Victory Day in Cuba Date in the current year: January 2, 2024

Victory Day in Cuba On January 1 and 2, Cubans celebrate not only New Year, but also the anniversary of the Cuban Revolution, which resulted in the fall of Fulgencio Batista’s regime and Fidel Castro’s rise to power. January 1 is celebrated as Triumph of the Revolution or Liberation Day, and January 2 is referred to as Victory Day.

Fulgensio Batista rose to power twice through military coups: first in the 1933 Revolt of the Sergeants, maintaining control until 1944, and then in the 1952 Cuban coup d'état. After overthrowing President Carlos Prío Socarrás three months before the scheduled presidential election, he established a de facto military dictatorship.

On July 26, 1953, a group of progressive-minded young people led by Fidel Castro staged an armed attack on the Moncada Barracks in Santiago de Cuba. Since the defending garrison was more numerous than Castro’s group of rebels and the attack was poorly planned, the majority of rebels were either killed or captured. Fidel Castro received a 15-year prison sentence, and his brother Raúl was sentenced to 13 years in prison.

However, in 1955, Batista pardoned political prisoners, including the Castro brothers, due to political pressure. Fidel and Raúl, accompanied by other Moncada attackers, went to Mexico to prepare for a full-blown revolution. They named themselves the “26th of July Movement” to commemorate their attack on the Moncada Barracks. In Mexico, the Castro brothers met Che Guevara, who joined their revolutionary movement.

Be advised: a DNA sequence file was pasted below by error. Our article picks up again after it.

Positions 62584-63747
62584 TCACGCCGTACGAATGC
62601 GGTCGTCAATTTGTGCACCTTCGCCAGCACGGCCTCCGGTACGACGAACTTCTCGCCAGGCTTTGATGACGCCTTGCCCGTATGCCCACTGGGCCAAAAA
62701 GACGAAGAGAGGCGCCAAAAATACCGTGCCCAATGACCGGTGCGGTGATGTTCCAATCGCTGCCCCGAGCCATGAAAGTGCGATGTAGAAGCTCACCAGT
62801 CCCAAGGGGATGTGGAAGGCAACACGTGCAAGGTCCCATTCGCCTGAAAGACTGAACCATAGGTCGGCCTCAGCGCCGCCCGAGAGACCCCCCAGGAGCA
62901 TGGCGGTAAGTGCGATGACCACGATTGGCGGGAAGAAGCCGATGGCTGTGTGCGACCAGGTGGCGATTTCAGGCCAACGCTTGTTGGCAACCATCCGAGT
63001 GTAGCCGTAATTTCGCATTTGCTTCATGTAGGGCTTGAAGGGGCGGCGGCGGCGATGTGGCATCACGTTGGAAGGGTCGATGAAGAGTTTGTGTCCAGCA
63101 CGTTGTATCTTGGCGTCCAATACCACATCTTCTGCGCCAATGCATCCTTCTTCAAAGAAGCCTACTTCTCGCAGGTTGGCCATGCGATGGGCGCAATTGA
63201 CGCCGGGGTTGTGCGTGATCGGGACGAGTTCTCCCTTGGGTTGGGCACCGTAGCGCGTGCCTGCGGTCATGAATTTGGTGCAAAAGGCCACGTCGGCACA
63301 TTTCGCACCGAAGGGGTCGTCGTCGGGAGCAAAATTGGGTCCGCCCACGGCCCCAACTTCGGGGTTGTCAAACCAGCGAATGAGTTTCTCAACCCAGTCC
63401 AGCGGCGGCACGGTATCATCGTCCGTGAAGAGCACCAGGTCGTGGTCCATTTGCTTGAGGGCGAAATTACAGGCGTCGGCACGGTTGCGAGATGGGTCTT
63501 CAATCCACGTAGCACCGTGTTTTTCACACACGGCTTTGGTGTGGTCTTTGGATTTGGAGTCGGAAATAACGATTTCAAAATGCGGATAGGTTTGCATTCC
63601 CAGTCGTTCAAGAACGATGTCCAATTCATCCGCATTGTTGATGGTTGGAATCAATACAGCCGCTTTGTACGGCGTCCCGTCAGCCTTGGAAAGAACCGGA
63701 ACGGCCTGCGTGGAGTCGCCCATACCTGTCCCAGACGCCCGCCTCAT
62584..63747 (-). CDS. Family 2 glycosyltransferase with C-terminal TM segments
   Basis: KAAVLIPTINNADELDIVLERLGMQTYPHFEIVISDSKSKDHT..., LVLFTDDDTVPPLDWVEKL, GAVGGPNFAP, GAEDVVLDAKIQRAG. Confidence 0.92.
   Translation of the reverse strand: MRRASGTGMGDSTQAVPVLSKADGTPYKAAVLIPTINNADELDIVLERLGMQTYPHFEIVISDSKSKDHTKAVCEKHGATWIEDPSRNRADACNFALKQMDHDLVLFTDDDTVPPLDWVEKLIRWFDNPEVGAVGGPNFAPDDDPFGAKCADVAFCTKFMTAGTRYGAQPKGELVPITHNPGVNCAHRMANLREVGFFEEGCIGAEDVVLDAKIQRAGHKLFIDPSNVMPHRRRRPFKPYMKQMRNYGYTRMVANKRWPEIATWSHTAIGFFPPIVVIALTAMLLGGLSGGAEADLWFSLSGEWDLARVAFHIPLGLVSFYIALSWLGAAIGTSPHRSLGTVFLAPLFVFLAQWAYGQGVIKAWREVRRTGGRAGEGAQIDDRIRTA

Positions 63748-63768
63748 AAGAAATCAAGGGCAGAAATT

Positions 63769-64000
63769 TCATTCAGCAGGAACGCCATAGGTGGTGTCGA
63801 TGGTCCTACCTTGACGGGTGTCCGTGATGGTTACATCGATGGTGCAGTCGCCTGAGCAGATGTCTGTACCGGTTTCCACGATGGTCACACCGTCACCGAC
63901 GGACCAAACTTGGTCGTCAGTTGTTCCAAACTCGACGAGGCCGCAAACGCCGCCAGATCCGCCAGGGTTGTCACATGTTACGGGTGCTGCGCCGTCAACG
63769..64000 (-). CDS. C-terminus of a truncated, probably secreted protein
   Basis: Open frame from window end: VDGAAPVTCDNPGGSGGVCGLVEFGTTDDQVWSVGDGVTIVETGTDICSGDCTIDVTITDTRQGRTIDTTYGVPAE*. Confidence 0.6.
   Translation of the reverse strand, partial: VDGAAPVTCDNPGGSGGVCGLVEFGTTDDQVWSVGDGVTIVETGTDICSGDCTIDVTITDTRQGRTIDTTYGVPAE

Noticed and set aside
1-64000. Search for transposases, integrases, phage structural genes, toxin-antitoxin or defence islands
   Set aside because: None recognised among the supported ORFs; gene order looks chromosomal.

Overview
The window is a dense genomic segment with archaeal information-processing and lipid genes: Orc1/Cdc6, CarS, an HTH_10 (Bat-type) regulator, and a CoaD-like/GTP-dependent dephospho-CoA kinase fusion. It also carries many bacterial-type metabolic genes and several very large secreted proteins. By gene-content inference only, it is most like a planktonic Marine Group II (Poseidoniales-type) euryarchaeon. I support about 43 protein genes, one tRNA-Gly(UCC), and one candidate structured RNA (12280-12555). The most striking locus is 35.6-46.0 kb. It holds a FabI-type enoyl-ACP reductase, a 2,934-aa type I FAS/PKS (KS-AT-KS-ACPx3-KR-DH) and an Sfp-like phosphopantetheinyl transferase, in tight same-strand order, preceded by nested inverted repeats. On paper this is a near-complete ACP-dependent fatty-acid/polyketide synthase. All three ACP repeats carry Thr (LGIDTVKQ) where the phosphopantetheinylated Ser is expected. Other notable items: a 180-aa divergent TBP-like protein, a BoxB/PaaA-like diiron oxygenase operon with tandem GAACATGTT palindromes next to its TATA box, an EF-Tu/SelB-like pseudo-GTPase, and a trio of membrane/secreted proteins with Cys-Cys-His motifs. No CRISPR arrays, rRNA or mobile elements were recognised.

On December 2, 1956, 82 Cuban revolutionaries, including the Castro brothers and Che Guevara, were transported from Mexico on the yacht Granma and landed in Cuba. Most of them were killed by Batista’s army, but a small group of survivors escaped into the Sierra Maestra mountains to plot a guerrilla war against Batista’s regime.

The rebels carried out their first successful offensive in January 1957. During the first year of the revolution, the rebels mostly succeeded in the countryside. In the early 1958, they begin to win major battles against Batista’s army due to the growing support from the population and the arrival of reinforcements. The strategic initiative went over to the rebels in the mid-1958.

In December 1958, the rebels began to occupy city after city. By December 31, Batista’s army had completely lost its combat power. Realizing that he had no chance against the revolutionary forces, Batista fled the country on January 1, 1959. The next day, Castro’s forces took over Santiago de Cuba, and the forces of Camilo Cienfuegos and Che Guevara entered Havana.

The anniversary of Batista’s flight to the Dominican Republic (January 1) is now celebrated as Triumph of the Revolution or Liberation Day, and January 2 – the day when the revolutionary army entered Santiago de Cuba and Havana – is celebrated as Victory Day, sometimes also referred to as Victory of the Armed Forces Day. Both days are public holidays marked by military parades, fireworks, and other festive events held throughout the country.

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Victory Day in Cuba, holidays in Cuba, public holidays, Cuban Revolution, Fidel Castro